For $50 You Can Buy …
Following on my “style for college students" post, I thought I’d suggest some "under $50" options that I think would work well for students. Above is what I sometimes wear on weekends if I have errands to run, but I think it can also work for someone in college. 
Shoes: The canvas shoes are a collaboration project by Billy Reid and K Swiss, and they’re on sale right now at J Crew for $30 (use the code OURTREAT). I think they work well with casual chinos and jeans. If you want other options, LL Bean Signature sometimes discounts their blucher and ranger mocs to about $50, and I think they can be worn with the same things. 
Sweatshirt: The grey sweatshirt above is by Onassis. The fit on their website looks skinnier than how mine wears, but perhaps they had the model size down (or maybe they changed the cut). Either way, it’s a decent, casual sweatshirt, albeit thinner than other models on the market. For other affordable options, check out Uniqlo and J Crew (the second of which offers them in grey and navy). J Crew’s cost over $50, but hardly a thing in their store doesn’t make to their end-of-the-season sales.
White tees: I usually wear my sweatshirt over a Levi’s 1950s pocketed tee, but those don’t seem to be online at the moment (they might have them in-store though). A similar model seems to be the pocketless version. If you wait, those go on sale for about $9. Hanes’ beefy tees are also good, cheap beaters. For more options, look into Alternative Apparel (which I know Jesse likes), American Apparel, Uniqlo, J Crew, and Velva Sheen.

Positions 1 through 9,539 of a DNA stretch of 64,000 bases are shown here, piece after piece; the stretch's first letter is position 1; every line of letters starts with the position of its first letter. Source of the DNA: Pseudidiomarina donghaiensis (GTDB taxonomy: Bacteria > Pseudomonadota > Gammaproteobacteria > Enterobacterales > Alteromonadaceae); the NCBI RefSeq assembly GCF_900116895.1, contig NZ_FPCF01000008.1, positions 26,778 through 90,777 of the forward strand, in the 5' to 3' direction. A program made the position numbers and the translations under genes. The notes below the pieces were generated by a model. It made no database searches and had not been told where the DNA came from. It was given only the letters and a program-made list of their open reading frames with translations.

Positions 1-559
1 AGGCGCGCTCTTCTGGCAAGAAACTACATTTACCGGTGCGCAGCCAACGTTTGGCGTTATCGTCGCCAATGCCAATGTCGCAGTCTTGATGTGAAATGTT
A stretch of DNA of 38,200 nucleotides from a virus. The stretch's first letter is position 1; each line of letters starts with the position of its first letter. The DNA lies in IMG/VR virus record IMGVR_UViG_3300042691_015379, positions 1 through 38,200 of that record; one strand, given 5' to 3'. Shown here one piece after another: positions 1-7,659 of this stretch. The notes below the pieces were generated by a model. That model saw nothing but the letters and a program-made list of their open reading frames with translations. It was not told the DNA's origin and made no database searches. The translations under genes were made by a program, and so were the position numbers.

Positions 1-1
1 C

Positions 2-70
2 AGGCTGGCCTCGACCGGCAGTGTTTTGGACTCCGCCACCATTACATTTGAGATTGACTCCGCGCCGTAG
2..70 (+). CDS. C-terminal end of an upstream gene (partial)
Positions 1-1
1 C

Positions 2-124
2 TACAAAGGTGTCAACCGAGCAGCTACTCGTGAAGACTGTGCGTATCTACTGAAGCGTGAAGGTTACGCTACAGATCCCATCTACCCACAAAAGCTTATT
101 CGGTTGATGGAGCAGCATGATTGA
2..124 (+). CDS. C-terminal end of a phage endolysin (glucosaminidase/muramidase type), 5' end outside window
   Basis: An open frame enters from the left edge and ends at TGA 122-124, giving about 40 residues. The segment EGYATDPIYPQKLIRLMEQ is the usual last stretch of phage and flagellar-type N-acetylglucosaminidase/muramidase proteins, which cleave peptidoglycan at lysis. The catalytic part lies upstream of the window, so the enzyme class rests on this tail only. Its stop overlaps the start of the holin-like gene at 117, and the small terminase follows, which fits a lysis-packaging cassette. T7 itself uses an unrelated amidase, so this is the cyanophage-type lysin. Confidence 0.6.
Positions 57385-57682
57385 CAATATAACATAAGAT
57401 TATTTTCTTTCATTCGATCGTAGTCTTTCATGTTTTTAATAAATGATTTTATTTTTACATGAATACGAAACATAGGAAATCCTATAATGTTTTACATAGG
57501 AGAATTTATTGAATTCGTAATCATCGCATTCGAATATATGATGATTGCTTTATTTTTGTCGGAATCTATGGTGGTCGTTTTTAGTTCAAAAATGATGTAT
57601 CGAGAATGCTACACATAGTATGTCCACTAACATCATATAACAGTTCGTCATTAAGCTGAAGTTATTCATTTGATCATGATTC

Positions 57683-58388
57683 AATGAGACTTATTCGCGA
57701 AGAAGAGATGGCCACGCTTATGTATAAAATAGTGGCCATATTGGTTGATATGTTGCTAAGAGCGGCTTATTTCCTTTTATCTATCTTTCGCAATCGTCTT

OCBDs: You also can pair the grey sweatshirt with an oxford cloth button-down, which in turn will give your collarline some more structure. The cheapest ones I know of are at Uniqlo, but Brooks Brothers and Land’s End Canvas will often discount theirs to about $35. Here’s some striped ones from Brooks now for about $40.  
Jeans and chinos: My preferred jeans are 3Sixteen’s SL-100x, which I think are one of the best values on the market right now. They’re expensive, but the fit and quality of the denim and construction are excellent. For something cheaper, check out Uniqlo’s Made in Japan line or Gap’s selvage jeans. For something cheaper still, Levis has a bunch of options, so long as you stay clear of any pre-distressed stuff. The non-raw, non-selvedge stuff won’t age as beautifully, but they’re also much more affordable. Alternatively, you can wear the above with Uniqlo’s vintage chinos, which are on sale right now for $40. Jesse has recommended them in the past. 
Belt: Finally, I bought the belt above for $20 at a local jean shop, but you can buy nicer belts from Voyej, Corter, and Don’t Mourn Organize.
The best thing about everything here is that nothing requires much maintenance. I know most college students don’t have time to iron their clothes, polish their shoes, or do any of the other recommendable things for clothing care. The stuff you see above are all items you can throw on, not pay too much attention to, and not worry if things get stained. These are the kind of clothes that look better beat up than brand new anyway. Pretty much ideal if you sleep in libraries, go to parties where cheap beer is often spilled, and don’t even own an iron. 

For $50 You Can Buy …